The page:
Reprinted with permission from Alternet
If President Donald Trump can find a way to blame his predecessor, former President Barack Obama, for something, he likely will — including coronavirus.
At a news conference on Wednesday, Trump told reporters, "The Obama Administration made a decision on testing that turned out to be very detrimental to what we're doing, and we undid that decision a few days ago so that testing can take place in a much more accurate and rapid fashion."
A reporter later asked Trump to clarify what he meant by an "Obama-era rule that you had changed regarding this virus. I didn't follow that." And when Trump and Vice President Mike Pence responded to the reporter, there was still a lack of clarity.
Trump on coronavirus testing: "The Obama administration made a decision on testing that turned out to be very detri… https://t.co/dC3optnUmF— Aaron Rupar (@Aaron Rupar)1583340070.0
Trump referred the question to Pence, who told the reporter, "The last administration asserted FDA jurisdiction over testing, and the development of tests like this. The president changed that on Saturday."
The vice president continued, "As I spoke to several governors this morning, the states now have the ability to actually conduct the coronavirus test in state labs, university laboratories. And that's because of the change the president authorized."
REPORTER: What was this Obama-era rule that you are blaming for the coronavirus testing problems? PENCE: "The last… https://t.co/aUUd67hx7P— Aaron Rupar (@Aaron Rupar)1583340829.0
Twitter users were equally puzzled following Trump and Pence's statements. But the New York Times gave some background on what the president seemed to be referring to:
No coronavirus issue has attracted as much attention as testing, which even now has lagged behind other countries dealing with the virus. Local health agencies have complained that a lack of coronavirus tests have hindered their abilities to identify patients, and tight restrictions imposed by the Centers for Disease Control and Prevention on who could be tested have meant that some infected patients waited days before a diagnosis.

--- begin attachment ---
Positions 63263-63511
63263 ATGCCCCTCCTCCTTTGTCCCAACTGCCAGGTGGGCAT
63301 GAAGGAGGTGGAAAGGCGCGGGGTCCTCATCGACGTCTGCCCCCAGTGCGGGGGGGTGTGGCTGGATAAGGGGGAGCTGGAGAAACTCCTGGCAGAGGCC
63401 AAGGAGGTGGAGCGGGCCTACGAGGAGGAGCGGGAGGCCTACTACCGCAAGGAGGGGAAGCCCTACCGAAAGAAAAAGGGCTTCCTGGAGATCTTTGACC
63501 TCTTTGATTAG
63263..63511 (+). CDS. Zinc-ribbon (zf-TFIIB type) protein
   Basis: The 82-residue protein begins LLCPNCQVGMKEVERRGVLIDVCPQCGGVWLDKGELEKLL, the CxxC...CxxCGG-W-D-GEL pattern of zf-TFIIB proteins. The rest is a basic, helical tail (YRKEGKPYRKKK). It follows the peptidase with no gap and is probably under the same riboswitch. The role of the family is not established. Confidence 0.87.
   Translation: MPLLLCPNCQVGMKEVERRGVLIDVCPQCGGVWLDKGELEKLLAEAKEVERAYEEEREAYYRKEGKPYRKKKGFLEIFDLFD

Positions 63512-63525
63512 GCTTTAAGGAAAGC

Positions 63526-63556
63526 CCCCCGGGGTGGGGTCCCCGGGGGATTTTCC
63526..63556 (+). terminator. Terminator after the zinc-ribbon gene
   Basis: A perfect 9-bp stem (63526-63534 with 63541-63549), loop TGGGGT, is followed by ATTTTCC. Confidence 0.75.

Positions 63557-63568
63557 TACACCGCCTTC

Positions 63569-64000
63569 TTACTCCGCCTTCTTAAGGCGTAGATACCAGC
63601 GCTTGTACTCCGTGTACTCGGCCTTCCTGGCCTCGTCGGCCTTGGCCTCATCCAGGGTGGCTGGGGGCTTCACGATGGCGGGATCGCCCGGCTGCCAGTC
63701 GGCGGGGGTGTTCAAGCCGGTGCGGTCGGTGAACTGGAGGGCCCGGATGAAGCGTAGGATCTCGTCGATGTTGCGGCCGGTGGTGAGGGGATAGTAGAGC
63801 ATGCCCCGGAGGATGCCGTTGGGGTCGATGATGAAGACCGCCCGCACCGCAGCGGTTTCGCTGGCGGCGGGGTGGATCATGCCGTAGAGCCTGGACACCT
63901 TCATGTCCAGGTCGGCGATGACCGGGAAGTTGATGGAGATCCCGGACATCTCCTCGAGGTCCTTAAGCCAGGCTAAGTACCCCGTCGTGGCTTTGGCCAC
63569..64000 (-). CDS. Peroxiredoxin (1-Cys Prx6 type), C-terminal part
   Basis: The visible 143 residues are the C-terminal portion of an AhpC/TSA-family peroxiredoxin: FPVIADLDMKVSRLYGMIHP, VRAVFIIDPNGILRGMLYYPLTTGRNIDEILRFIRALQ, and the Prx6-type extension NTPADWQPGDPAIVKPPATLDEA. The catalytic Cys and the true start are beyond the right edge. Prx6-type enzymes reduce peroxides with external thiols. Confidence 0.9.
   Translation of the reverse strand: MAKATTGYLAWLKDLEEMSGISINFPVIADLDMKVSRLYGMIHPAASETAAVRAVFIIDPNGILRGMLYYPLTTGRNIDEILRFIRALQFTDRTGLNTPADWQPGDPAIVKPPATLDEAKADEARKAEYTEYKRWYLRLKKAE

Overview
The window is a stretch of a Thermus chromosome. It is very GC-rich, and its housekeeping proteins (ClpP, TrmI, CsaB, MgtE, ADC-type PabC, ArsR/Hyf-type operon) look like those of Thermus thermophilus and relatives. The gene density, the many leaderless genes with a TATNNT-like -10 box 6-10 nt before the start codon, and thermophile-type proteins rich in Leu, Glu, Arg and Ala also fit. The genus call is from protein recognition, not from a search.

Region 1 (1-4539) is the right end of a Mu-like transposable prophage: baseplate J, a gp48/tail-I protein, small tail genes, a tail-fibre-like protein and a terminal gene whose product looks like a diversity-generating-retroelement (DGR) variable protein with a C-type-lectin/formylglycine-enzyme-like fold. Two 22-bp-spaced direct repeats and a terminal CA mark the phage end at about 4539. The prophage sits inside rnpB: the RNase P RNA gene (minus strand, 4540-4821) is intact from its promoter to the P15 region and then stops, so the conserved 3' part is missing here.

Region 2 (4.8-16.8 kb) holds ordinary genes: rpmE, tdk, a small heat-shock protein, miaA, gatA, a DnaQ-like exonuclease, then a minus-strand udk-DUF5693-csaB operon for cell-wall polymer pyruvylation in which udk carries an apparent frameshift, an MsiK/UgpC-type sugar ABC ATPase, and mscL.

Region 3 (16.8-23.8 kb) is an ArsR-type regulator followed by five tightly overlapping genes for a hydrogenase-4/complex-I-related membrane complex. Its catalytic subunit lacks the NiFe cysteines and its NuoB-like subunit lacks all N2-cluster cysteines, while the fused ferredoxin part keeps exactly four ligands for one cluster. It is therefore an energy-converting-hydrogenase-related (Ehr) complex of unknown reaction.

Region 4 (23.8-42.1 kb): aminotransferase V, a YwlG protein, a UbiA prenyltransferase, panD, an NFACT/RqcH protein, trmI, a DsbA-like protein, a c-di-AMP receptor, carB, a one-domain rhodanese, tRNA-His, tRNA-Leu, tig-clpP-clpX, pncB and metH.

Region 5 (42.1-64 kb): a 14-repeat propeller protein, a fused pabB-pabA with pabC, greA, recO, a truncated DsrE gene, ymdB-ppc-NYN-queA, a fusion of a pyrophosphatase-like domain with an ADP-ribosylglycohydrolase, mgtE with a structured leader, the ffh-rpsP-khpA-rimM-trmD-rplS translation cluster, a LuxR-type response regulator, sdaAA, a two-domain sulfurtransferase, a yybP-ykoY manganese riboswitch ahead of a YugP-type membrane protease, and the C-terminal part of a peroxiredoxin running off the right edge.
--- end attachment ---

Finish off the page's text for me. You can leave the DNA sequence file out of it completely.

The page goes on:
[Trump] appeared to be referring to a regulation that limited the ability of laboratories run by states, universities and private companies to conduct medical screenings not approved by the Food and Drug Administration. On Saturday, the F.D.A. commissioner, Stephen M. Hahn, allowed those labs to use tests they independently developed after submitting evidence that they work before the F.D.A. completes its review.
Under fire for his handling of the outbreak, Mr. Trump appeared eager to focus attention on the Obama administration, making a point of using the former president's name in his comments to reporters. He did not explain why his administration did not change the rule during his first three years in office or before this past weekend, two months into the outbreak.
CNN later reported that an aide to a Republican senator and a lab association denied Trump claims about an Obama-era rule entirely:
An aide to Sen. Lamar Alexander, R-Tennessee, said the Obama administration made no such rule change. The aide, Taylor Haulsee, said the Obama administration did propose that the Food and Drug Administration have more oversight over approving diagnostic tests, but that did not go through.
A policy expert at the Association of Public Health Laboratories agreed with Haulsee's assessment.
When asked about Trump's remarks, Peter Kyriacopolous, chief policy officer at the association, said: "We aren't sure what rule is being referenced."